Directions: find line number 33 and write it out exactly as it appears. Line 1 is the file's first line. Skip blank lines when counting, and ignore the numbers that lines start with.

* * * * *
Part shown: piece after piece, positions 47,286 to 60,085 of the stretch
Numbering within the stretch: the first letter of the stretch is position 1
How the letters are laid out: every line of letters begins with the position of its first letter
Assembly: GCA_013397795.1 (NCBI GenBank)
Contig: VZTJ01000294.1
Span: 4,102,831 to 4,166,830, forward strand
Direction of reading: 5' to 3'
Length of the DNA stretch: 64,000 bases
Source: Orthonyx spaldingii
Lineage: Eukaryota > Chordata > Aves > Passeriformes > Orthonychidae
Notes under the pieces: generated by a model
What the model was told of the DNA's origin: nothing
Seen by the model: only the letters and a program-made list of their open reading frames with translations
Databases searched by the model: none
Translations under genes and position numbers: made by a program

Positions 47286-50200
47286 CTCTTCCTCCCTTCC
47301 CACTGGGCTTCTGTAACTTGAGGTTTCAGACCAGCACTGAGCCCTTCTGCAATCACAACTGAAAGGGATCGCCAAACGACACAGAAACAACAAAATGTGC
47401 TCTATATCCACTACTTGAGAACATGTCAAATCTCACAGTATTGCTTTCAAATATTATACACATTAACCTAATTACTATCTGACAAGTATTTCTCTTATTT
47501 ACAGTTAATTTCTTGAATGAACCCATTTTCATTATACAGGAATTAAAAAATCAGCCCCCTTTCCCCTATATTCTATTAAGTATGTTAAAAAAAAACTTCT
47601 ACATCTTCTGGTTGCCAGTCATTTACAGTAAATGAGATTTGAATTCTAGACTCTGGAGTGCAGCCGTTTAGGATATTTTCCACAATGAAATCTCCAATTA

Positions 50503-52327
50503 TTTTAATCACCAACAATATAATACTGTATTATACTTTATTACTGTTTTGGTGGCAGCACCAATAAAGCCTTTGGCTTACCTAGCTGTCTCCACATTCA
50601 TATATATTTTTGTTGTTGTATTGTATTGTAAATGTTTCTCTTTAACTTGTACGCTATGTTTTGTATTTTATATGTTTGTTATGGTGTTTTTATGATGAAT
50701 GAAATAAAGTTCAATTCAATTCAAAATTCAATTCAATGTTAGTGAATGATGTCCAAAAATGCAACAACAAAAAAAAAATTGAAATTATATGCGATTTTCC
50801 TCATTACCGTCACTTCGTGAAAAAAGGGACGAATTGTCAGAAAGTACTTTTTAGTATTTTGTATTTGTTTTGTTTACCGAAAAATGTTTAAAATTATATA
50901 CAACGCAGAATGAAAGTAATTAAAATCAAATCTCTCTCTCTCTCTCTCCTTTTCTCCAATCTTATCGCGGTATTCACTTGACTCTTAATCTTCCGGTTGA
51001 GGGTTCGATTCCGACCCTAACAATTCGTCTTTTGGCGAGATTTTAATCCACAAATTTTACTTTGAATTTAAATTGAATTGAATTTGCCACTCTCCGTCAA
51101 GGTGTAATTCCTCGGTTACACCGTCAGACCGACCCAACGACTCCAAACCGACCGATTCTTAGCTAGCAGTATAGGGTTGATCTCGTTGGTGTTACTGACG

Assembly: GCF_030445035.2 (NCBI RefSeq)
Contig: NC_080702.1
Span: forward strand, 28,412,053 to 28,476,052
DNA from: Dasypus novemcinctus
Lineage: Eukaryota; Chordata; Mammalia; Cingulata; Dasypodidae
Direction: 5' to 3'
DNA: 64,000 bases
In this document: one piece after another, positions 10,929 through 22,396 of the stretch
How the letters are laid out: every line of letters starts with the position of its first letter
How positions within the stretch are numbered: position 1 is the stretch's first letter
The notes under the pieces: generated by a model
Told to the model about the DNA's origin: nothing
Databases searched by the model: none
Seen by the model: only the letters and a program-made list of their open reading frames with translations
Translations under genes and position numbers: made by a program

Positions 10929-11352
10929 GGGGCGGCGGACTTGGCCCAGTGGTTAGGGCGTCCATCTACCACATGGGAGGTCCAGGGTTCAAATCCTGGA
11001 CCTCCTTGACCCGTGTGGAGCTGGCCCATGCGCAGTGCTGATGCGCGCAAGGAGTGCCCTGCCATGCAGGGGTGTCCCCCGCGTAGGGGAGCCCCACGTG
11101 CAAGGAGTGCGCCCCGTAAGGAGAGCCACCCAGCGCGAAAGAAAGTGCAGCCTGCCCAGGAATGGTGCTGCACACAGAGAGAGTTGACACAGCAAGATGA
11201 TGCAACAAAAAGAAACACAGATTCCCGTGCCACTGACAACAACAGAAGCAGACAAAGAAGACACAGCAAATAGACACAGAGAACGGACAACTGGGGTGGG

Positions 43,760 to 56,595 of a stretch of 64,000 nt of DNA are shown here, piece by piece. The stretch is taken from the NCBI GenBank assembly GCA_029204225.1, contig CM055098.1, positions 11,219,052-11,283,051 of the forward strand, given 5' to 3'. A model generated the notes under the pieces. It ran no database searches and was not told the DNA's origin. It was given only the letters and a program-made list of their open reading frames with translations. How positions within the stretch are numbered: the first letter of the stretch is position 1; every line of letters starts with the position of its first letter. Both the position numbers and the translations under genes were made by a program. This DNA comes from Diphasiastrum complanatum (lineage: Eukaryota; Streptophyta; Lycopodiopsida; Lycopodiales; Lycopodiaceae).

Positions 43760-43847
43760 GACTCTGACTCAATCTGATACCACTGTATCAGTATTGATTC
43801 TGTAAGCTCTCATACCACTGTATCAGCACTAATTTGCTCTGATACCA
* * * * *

DNA from: Dasypus novemcinctus